Downtown’s March of Hipsterism as Inevitable as Five-Year Plan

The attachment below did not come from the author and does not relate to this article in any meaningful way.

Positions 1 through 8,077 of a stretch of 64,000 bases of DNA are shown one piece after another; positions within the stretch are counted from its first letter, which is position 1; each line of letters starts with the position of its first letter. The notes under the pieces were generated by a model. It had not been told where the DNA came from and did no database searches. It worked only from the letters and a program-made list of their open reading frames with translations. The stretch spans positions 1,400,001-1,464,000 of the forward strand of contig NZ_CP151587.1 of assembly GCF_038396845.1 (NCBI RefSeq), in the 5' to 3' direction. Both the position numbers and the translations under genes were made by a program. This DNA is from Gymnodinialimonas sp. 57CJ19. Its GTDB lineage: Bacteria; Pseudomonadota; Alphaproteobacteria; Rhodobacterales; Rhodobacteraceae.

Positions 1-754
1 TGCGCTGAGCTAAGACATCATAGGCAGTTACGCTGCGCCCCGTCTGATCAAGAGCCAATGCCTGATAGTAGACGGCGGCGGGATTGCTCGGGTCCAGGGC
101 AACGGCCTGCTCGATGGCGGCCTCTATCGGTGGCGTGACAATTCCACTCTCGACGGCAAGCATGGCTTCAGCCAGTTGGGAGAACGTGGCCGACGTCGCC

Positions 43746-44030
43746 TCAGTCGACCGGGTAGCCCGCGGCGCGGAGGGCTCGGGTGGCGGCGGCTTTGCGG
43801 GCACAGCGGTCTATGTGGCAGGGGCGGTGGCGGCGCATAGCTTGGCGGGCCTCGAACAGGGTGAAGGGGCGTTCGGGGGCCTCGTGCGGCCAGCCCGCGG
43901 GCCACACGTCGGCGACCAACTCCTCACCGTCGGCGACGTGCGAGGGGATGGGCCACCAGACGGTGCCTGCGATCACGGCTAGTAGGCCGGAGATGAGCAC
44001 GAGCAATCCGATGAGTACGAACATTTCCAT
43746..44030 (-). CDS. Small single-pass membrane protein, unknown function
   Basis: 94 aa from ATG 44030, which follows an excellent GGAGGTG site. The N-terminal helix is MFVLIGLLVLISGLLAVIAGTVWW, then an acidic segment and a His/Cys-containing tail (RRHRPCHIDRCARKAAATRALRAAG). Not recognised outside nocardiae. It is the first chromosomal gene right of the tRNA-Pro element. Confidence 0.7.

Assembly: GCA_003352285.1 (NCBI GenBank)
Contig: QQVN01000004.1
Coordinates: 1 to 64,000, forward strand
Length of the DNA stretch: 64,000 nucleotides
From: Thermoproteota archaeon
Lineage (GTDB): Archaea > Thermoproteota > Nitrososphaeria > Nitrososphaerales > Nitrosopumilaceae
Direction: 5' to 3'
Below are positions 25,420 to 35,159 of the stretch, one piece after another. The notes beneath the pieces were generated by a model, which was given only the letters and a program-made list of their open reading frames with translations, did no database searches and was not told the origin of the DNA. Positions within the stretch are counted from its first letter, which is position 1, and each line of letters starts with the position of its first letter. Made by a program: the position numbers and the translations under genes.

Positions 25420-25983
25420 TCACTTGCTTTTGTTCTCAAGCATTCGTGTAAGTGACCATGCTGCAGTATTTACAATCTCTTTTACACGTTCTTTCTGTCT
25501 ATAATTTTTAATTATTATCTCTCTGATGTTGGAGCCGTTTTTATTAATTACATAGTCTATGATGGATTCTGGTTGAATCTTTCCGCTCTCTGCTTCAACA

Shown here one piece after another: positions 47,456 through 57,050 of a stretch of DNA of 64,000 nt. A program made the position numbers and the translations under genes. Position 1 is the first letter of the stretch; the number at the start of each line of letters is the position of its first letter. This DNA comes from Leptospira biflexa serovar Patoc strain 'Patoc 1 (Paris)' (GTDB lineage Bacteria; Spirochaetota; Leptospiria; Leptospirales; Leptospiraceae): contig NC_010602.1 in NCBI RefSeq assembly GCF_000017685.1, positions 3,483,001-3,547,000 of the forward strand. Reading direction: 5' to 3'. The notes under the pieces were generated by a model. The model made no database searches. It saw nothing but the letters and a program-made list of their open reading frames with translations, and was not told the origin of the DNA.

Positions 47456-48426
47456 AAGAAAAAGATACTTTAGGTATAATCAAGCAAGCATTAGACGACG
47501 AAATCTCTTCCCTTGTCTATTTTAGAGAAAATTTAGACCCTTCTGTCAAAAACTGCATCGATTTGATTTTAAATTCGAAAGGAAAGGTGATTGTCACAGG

comradgrumpyWhen they came for the old Fremont Street motels, I said, “Well, they were old and kind of ratty, anyway.” When they began opening up bars that served Strip-priced cocktails, I said, “I guess it’s nice to have options.” When they replaced the old motels with shipping containers topped with Burning Man art, I said, “Um, OK.” But when everybody started using the same buzzwords, wearing the same clothes and stressing the need for “radical inclusion,” I began to feel uneasy. By then, dessert was removed from the Gold Spike menu (“He doesn’t believe in dessert,” a waiter told me), and we were asked to write our hopes and aspirations on cards which would then be set afire inside a giant, cube-shaped effigy. Briefly, I considered rallying against the idea of large metal icons anchoring our public spaces and of cleansing our dreams with fire … but then I thought, gee, I’d rather catch up with my accumulation of TED talks via my Google Glass, and maybe have an artisanal doughnut. Do we believe in doughnuts?